Do you know what attracted me to particle physics in the first place? It was the challenge of detection. How to you design experiments to see those unbelievably small things? How do you make sense of the signals or images from a detector? How can you be sure that you see what you think you see, that it was not something else that you had not thought about?
That's what I'm interested in, and as you might imagine it's often not a simple task. The analysis of data from an experiment can take years.
I found this explanation of the ATLAS "spam filter" nice. (ATLAS is one of the experiments at the Large Hadron Collider (LHC) which will be turned on next year.) Here about 40 million reactions will occur per second (40 million events in the detector!) and of these only 200 will be stored for analysis. We know most of the physics already, and the people working with this are not interested in looking at a lot of the well-known old stuff. Already this trigger system is impressive!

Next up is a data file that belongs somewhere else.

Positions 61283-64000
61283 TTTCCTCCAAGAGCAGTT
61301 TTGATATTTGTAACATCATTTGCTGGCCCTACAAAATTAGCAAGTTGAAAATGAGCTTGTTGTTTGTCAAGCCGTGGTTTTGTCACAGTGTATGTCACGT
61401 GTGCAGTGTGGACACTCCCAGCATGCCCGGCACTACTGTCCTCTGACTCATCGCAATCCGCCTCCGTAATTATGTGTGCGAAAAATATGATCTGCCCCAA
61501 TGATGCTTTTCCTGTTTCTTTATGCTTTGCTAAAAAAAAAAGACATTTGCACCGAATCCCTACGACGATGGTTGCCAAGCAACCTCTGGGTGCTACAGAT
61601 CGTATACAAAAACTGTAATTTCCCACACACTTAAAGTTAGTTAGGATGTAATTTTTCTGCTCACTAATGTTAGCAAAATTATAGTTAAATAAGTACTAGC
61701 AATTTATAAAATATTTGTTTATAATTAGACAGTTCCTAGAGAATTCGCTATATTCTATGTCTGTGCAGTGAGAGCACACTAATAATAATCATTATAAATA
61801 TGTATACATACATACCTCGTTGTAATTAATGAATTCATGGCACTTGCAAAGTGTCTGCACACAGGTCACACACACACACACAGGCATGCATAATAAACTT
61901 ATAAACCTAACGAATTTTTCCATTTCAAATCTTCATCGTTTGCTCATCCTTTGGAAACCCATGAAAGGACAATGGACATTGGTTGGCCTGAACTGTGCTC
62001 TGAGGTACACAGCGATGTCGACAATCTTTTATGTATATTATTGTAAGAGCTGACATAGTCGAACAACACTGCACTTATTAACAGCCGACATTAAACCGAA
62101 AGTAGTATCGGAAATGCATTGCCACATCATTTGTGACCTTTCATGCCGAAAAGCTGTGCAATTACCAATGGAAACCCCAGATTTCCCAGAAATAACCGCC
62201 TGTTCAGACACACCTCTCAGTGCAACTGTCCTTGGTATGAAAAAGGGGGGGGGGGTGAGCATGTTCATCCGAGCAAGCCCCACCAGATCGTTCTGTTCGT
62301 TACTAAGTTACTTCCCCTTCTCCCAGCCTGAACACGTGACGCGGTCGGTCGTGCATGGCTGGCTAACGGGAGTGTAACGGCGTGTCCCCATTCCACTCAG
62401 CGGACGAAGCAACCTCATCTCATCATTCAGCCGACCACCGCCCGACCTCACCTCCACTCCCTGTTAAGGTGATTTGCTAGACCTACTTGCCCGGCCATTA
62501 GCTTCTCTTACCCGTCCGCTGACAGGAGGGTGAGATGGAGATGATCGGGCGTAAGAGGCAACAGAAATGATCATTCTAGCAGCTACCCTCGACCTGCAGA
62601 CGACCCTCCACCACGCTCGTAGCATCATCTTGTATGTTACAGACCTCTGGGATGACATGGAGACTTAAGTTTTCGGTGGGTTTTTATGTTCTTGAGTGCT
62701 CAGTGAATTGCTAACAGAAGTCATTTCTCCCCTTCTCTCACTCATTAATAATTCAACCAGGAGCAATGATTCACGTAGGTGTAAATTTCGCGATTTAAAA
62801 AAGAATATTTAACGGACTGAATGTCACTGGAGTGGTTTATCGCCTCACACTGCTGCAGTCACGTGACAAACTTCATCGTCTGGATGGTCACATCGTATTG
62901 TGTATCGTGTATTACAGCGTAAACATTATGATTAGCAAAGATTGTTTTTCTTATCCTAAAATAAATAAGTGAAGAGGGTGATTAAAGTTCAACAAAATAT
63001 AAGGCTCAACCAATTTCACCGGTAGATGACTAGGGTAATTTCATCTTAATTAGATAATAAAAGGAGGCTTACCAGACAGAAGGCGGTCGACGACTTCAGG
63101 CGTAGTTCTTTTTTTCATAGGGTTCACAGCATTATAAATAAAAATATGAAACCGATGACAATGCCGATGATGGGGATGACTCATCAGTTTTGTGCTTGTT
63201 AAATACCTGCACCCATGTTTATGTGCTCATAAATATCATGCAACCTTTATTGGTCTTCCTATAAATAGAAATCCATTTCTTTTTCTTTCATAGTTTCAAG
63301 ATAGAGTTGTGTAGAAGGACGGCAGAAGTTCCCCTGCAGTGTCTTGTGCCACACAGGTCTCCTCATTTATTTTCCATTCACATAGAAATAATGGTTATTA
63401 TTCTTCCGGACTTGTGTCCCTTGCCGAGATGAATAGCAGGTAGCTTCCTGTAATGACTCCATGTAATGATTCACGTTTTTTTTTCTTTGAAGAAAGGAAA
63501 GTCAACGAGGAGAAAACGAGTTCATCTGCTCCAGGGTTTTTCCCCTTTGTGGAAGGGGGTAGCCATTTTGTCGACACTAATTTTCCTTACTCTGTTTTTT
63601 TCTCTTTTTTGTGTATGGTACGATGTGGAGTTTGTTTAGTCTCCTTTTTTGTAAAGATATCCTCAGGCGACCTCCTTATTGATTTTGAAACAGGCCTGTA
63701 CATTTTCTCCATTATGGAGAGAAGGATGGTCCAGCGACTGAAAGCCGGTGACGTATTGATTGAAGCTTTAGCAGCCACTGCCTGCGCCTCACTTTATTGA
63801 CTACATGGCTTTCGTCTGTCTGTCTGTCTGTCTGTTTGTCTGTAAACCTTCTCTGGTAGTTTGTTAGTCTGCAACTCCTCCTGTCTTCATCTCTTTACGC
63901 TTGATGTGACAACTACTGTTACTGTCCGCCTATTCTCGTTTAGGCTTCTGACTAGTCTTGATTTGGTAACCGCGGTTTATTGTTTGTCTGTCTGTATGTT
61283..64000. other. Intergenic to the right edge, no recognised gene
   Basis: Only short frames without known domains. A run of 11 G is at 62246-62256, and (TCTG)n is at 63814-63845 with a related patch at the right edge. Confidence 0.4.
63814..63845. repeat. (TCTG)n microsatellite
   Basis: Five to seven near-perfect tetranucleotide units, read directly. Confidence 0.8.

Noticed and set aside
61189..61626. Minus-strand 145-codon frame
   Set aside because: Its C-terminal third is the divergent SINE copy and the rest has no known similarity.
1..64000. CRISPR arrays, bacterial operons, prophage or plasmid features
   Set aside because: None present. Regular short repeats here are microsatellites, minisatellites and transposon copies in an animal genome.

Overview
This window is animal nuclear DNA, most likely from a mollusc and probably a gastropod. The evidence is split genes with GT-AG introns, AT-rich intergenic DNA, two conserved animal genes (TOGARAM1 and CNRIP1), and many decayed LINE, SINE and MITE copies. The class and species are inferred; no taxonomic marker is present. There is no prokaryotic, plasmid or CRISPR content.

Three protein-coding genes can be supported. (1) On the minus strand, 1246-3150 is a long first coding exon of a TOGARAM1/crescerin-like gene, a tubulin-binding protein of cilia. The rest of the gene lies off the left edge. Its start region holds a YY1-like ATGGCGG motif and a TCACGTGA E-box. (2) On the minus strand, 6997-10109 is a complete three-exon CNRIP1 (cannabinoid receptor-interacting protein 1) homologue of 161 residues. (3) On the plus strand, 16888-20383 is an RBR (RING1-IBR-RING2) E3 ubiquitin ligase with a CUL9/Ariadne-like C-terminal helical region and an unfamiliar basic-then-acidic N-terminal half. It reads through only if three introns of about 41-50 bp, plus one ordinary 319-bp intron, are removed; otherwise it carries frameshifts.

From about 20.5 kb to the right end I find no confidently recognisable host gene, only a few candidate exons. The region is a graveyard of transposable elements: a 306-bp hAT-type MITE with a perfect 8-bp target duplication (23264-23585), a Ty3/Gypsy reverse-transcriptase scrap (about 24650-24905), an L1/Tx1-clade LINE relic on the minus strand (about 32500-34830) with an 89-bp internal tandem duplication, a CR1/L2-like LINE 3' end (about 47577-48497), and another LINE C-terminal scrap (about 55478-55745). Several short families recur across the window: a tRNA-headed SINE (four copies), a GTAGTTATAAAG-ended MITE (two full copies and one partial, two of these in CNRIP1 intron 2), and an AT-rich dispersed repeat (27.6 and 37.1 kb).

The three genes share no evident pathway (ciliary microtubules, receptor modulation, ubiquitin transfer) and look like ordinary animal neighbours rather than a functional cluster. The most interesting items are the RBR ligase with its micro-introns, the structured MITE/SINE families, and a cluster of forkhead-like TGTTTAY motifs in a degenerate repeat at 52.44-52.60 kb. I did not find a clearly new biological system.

I hope the world will turn out to be arranged in a way that is not too difficult to make sense of from the data we will get soon. Perhaps we will learn what the dark matter really is. As you might know, the most popular candidate for the dark matter particle is the lightest neutralino, a particle that arises from supersymmetric theory. Supersymmetry is one of the first things to look for at LHC, and if this is a correct description of the world it will probably be discovered soon.
And if not, we might still get clues to what the dark matter particles can be.